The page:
SPOKANE — Before leaves even turned color, a surprise October snow storm hit Spokane overnight, snapping branches that cut power to thousands of homes and forcing Spokane Public Schools to declare a snow day.
At the height of the storm, a steady crackle of branches snapping trees burdened with heavy snow echoed across neighborhoods with towering deciduous trees, sometimes accompanied by a flash of light when a branch took out a power line.
Avista Utilities reported 32,000 customers were without power by 3 a.m. By 6:45 a.m. outages had fallen to about 19,000 customers. Inland Power reported about 3,000 customers without power, most in Stevens County about 2 a.m.
Spokane Public Schools canceled classes Wednesday, citing power outages and blocked streets. Among other Spokane County School districts, Cheney Public Schools, and the Medical Lake, Reardan-Edwall, Nine Mile Falls and Orchard Prairie school districts announced classes would start two hours late.
The National Weather Service reported that 3.3 inches of snow fell at the Spokane International Airport by 1 a.m., breaking the daily snowfall record (daily weather measurements are taken at 1 a.m. during daylight saving time). The previous record was a trace in 1981.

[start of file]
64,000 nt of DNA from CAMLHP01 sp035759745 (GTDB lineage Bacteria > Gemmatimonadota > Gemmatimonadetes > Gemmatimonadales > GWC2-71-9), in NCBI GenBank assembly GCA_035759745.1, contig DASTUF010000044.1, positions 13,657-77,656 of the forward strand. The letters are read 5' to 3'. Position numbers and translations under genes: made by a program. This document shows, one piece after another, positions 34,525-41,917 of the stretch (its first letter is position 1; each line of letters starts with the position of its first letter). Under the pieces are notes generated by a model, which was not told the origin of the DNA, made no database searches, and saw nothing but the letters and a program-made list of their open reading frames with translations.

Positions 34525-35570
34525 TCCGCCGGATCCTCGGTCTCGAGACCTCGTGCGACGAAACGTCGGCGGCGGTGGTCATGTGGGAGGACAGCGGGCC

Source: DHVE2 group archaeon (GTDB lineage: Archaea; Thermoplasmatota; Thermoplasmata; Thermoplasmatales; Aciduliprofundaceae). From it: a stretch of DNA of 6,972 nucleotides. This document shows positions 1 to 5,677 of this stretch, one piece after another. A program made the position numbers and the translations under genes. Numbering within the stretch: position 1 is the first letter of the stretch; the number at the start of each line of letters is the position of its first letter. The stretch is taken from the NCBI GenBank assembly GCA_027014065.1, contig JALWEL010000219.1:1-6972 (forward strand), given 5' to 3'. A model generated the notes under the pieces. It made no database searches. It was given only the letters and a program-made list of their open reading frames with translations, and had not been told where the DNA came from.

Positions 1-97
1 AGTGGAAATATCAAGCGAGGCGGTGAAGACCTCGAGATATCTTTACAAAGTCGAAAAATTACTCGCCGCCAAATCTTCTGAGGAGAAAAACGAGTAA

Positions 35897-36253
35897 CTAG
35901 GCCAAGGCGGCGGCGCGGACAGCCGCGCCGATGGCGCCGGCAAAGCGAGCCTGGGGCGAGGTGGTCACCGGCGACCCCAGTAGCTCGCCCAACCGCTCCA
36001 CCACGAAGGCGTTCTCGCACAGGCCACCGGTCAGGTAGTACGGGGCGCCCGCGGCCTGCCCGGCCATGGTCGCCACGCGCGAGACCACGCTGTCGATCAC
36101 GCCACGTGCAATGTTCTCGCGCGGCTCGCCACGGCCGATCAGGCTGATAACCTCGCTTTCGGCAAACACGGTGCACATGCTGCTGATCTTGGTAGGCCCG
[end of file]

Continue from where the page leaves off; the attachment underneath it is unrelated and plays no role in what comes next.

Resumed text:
Spokane police reported about 2 a.m. that numerous streets were blocked by branches and many traffic lights out. At 2:45 a.m., Grand Boulevard on the South Hill appeared impassable with branches covering the street for many blocks. But by 6 a.m. obstacles mostly were cleared.
Spokane Fire Chief Brian Schaeffer said the fire department received 120 calls for service as the snow began to bring down branches. Firefighters responded to several fires sparked by downed power lines, but as of 3 a.m. all had been put out quickly. Power was out all along the Division-Ruby corridor, he said.
As of 3 a.m., Schaeffer said he had not received any reports of significant injuries as a result of the storm.
He said people should stay away from downed power lines and keep away from trees weighed down by snow.
Three teams of firefighters were working to clear branches from streets overnight to keep emergency routes open.
“There’s measurable snow on the ground and trees in the roadway all over the place,” Schaeffer said.
Spokane police warned motorists to treat all intersections with stoplights not working as four-way stops.
While rare, snowfall amounts in October like what fell overnight are not unheard of in the Inland Northwest. Spokane’s record snow for an October day occurred Oct. 22, 1957, when 5.9 inches fell. Wednesday’s official snow fall likely will make it the second snowiest October day on record.